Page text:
Of the 45 official PGA Tour events played in the US, half of the courses are open to public play.  Some are 5-star resorts, and others are affordable municipalities. We asked some of our GolfTEC Coaches to offer tips on playing 5 of these public venues:

1. Pebble Beach – Pebble Beach, CA

Pebble Beach Resorts, 5-time host to the U.S. Open, is a legendary and widely celebrated course. Dramatic coastlines and forests, a rich history and world-class accommodations make it one of the top public golf courses in America.

While there are other several Top 100 courses in the area (Pasatiempo Golf Club, Bayonet Black Horse or Spyglass Hill just to name a few) Pebble Beach is far and away the most famous golf course in the Western United States.

When PGA tour players play Pebble Beach, they emphasize hitting fairways and placing the ball in a good place to attack the pins that will be tucked for a tour event.  Tour players will look to hit the tee shot in the appropriate place on the fairway to leave an open shot into the green.

When playing the course as an amateur, make sure to get a caddy or share a double caddy. Walking the course will allow you to make the most of the experience. Also, the main concern for an amateur should be to first, hit the fairway, and second to hit the center of the green.

Coach Brent Walsh – GolfTEC San Jose


2. Sawgrass – Ponte Vedra Beach, FL

TPC Sawgrass offers two championship golf courses that are open for the public to enjoy – The PLAYERS Stadium Course, Home of The PLAYERS Championship, and Dye’s Valley Course, host of the Web.com Tour Championship. The Stadium Course received its name because the holes feature stadium-like seating, which is one of the reasons it’s such a great place to watch a tournament.

This course has one of the most famous Par 3 in the history of the game. Every diehard golfer in the world wants to play the famous island green Par 3 17th. It is challenging, scary, fun, exhilarating and demanding all at the same time! The hole actually isn’t very long by Tour standards, but it’s so visually intimidating that it makes even the best players in the world tense.

The best advice for amateurs when you come to play this course is to NOT THINK about #17. Try and put it out of your mind as best you can and you must truly use the adage “one shot at a time”. This is the only way to play this magnificent course successfully.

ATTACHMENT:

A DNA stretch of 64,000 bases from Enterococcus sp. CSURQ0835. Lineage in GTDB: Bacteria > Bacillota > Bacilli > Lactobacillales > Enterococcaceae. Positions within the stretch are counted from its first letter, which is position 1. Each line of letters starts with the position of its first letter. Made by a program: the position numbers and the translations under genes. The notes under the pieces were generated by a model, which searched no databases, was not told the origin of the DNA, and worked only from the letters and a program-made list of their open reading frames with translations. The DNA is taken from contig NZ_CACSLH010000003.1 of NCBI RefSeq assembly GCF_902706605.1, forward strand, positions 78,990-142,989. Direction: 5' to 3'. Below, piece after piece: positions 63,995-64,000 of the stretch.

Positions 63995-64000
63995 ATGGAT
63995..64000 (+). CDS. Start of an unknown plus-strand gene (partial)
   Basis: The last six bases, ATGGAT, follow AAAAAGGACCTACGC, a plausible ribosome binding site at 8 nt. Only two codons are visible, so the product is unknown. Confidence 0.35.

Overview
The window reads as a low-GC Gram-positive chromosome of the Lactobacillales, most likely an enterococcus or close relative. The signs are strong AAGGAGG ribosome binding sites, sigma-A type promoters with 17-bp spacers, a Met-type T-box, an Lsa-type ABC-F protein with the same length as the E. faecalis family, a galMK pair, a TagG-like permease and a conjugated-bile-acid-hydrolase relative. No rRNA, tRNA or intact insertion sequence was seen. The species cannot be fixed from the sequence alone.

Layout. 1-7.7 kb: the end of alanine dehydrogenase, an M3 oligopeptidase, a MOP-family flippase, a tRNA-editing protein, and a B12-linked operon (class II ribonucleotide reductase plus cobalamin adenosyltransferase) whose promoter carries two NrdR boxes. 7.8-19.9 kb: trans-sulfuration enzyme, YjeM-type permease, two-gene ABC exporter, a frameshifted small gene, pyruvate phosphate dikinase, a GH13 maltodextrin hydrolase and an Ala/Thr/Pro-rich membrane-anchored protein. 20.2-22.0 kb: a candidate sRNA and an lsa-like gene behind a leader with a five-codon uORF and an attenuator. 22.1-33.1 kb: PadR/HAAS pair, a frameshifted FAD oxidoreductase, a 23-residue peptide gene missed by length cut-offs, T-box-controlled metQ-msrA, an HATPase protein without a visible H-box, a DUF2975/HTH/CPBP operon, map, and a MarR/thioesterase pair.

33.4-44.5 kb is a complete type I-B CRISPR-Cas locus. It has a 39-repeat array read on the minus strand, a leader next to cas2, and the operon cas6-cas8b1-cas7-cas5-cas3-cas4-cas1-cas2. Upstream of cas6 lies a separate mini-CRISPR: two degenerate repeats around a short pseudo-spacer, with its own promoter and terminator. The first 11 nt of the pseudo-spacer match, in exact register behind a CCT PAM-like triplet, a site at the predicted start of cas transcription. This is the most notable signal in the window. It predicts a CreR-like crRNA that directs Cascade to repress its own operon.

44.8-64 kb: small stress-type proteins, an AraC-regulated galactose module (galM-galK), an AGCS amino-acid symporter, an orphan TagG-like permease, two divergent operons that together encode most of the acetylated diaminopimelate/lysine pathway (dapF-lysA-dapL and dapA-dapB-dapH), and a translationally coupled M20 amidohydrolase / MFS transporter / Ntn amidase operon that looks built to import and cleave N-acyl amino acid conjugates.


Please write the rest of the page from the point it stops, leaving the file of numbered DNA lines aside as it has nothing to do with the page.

Coach Craig Knight – GolfTEC Jacksonville


3. PGA National Resort  – Palm Beach, FL

Originally designed by Tom and George Fazio for major tournament play, the Champion course at PGA National Resort & Spa was redesigned by Jack Nicklaus in 1990. Now host to the Honda Classic, it is the first stop on the “Florida Swing” of the PGA tour.

With its scary “Bear Trap” and undulating fairways, the Champion course is ranked as the toughest non-major course on the PGA tour. A real treat for any amateur is the opportunity to play the Champion course the week before it closes for the tournament with the grandstands, tournament signage up and the course in tournament ready condition (high rough and fast greens). This gives any golfer the opportunity to feel like a pro and wave to the empty grandstands at the 18th hole after sinking their final putt.

Coach Aaron Pollak – GolfTEC West Palm Beach

4 & 5. Torrey Pines, North and South Course – La Jolla, CA

Located in La Jolla, California, Torrey Pines Golf Course sits on the coastal cliffs overlooking the Pacific Ocean and is recognized as the premier municipal golf course owned and operated by a city. It is named after the Torrey Pine, a rare tree that grows in the wild only along this local stretch of the coastline in San Diego County and on Santa Rosa Island.

Torrey Pines offers two picturesque courses and hosts the PGA Tour’s Farmers Insurance Open. The first two rounds of the Farmers Insurance Open are split between the two courses, and it is no secret to the PGA players that a low score is needed on the North Course in order to get into position to contend – or even make the cut – due to the difficulty of the South Course. The South Course is also famous for the US Open that Tiger won in a playoff with Rocco Mediate…on one leg…quite an achievement if you play the South.

While the South is more famous, amateurs should not skip over the North as it also offers a challenge and some equally impressive views of the Pacific. If you’re up for it, skip the power cart and walk the courses when you play so you can savor the views and get a real feel for how the Pros see it. (Plan on using every club in the bag if you decide to tackle these courses.) The Grill at the Torrey Pines Lodge is a nice 19th hole where you can sit, enjoy a beverage and a good burger and recount your fabulous day on the course!

John Cooper, City Manager – GolfTEC San Diego
Suzanne LaTour, Regional Franchise Owner – GolfTEC San Diego


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